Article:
• Captain Marvel: Though Carol has her supersuit throughout the whole film, it doesn't turn into her iconic red, blue, and gold until the 3rd act, when she chooses to defect from the Kree Empire and embrace her old identity as a human US Air Force pilot.
    • Spider-Man: No Way Home: While Norman Osborn initially starts off with a green suit, he later acquires a purple hood and a waist satchel more in line with his comic counterpart.
  • Oppenheimer: There is a noticeable focus on a briefcase J. Robert Oppenheimer places on a table, from which he takes his signature porkpie hat and pipe. This is followed by a brief but meaningful shot of him walking through Los Alamos with his now Iconic Outfit, which becomes his main attire in the movie from this point onwards.
  • Popeye: Throughout the film, Popeye is shown to detest spinach and refuses to eat it. It's not until the end of the film, when Bluto force-feeds him a can of spinach, that it becomes his Power-Up Food.
  • Star Wars:
    • In Revenge of the Sith:
      • C-3PO is shown in The Phantom Menace without his outer golden plating since Anakin couldn't afford any when building him. He gets rusty gray plating in Attack of the Clones after Shmi is freed and married to someone who can give her (and by extension, 3PO) a higher standard of living. He finally gets his gold plating by Revenge of the Sithnote , as he now belongs to Padmé, who is wealthy enough to afford such luxuries.
      • Emperor Palpatine finally looks like his ugly, wrinkled self, as seen in Return of the Jedi, after Mace Windu redirects force lightning into his face. He also starts wearing his dark hooded robes publicly after becoming Emperor.
      • After being brutally injured and left for dead on Mustafar, Anakin Skywalker receives his iconic Darth Vader armor at the end of the film.
      • Ewan McGregor's young Obi-Wan Kenobi has been gradually growing up into the wise old mentor seen in A New Hope, culminating into his appearance in Revenge of the Sith now sporting Alec Guinness's beard and haircut.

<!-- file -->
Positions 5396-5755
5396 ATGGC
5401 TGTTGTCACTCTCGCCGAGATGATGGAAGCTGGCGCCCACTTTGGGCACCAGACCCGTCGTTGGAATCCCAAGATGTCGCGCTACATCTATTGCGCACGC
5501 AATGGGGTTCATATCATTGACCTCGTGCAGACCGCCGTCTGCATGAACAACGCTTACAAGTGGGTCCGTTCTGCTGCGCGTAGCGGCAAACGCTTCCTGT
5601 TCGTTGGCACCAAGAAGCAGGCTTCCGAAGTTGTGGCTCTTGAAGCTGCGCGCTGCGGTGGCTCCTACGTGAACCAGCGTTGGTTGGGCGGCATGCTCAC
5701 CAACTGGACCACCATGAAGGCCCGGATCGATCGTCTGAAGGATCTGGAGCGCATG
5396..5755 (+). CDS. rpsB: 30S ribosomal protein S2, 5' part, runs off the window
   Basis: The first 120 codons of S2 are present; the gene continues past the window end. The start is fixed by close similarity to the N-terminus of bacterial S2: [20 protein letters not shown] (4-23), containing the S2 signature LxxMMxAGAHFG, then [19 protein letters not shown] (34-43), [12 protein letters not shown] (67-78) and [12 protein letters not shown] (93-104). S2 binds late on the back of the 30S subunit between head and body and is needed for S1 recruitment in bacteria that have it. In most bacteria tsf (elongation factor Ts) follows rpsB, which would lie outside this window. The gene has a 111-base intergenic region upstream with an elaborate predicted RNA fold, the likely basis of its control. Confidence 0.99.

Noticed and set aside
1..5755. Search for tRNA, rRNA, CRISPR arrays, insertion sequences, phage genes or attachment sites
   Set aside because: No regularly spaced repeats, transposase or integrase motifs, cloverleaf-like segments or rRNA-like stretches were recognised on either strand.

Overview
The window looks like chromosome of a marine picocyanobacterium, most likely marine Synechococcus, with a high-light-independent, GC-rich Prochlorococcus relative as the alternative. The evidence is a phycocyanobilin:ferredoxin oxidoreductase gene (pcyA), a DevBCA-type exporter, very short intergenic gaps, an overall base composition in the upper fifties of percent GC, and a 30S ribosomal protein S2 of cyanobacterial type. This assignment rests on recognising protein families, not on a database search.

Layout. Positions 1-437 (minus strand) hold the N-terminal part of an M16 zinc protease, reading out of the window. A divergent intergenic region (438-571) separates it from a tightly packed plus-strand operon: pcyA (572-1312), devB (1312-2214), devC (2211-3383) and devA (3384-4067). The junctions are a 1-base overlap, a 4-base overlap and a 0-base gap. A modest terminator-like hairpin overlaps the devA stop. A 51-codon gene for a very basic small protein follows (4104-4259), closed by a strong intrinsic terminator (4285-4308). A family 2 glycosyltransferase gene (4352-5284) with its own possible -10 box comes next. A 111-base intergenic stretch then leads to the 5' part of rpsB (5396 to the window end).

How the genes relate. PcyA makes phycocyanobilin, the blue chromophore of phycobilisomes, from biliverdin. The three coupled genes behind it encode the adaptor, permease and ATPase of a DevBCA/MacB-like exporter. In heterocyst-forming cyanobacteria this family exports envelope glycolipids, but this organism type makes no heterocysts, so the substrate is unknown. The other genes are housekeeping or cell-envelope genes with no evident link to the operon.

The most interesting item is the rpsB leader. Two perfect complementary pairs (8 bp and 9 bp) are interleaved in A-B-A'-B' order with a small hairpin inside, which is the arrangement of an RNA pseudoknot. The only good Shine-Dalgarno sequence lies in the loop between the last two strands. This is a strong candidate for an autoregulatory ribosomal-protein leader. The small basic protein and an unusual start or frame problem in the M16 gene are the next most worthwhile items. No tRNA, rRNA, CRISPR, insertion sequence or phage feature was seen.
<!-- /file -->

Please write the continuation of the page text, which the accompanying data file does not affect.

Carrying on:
• Obi-Wan and Anakin had different lightsaber hilt designs in the first two prequels than they had in the Originals (with Anakin's hilt in Attack of the Clones being a smaller, modified version of the hilt he would later use as Darth Vader), Obi-Wan is shown using the hilt that Old-Ben used in A New Hope and Anakin is using the hilt that would later be passed down to Luke.
  • Shin Godzilla: This film's incarnation of the classic monster starts out as a moray eel-like, googly-eyed monstrosity with little in common with Godzilla's traditional appearance besides the dorsal spines, but once he evolves to his upright-standing third form he looks quite a bit more like the Japanese cinematic icon, then once he reaches his fourth form he is officially Gojira.
  • Shin Ultraman: When this film's incarnation of Ultraman first appears, his body is silver and gray, and his head appears slightly misshapen (to match the original Type-A mask). From his second appearance onwards, Ultraman gains the iconic red patterns on his body, and his head is much cleaner to reflect the later-used Type-B and -C masks. The trope is also Zig-Zagged: the franchise' staple Color Timer is absent from Ultraman's chest, as it also is for his superior, Zoffy, a nod to Tohl Narita's original vision for the character.
  • Shin Kamen Rider (2023): At the start of the film, the appearance of Batta Aug-01 (the transformed Takeshi Hongo) is a near one-to-one match with his counterpart from the original 1971 show—except he has no red scarf to start with. After a bloody confrontation against SHOCKER, Hongo is given his red scarf by Ruriko Midorikawa, who notes that scarves are part of a motorcycle rider's wardrobe. This leads Hongo to declare himself as "Kamen Rider", instead of the Batta Aug label that SHOCKER heartlessly gave him. Later, after breaking Hayato Ichimonji/Batta Aug-02's brainwashing, Ruriko ties another red scarf around Ichimonji's neck, imploring him to become a Rider and help Hongo. This leads to Hayato Ichimonji becoming Kamen Rider Number 2.
  • Spider-Man: Initially, Peter's Spider-Man outfit consists of a red balaclava, a sweater with a spider symbol, red-striped blue jogging pants, and gloves, and assumes his more iconic outfit once he gets famous.
  • Sonic the Hedgehog (2020):
    • Sonic has a good handle on his powers but isn't a fighter because he's been in hiding for ten years, so he doesn't use any of his attacks from the games. He accidentally performs his trademark Spin Attack for the first time during Robotnik's first attack on him and Tom, figuring out how to deliberately use it during the climatic battle against Robotnik.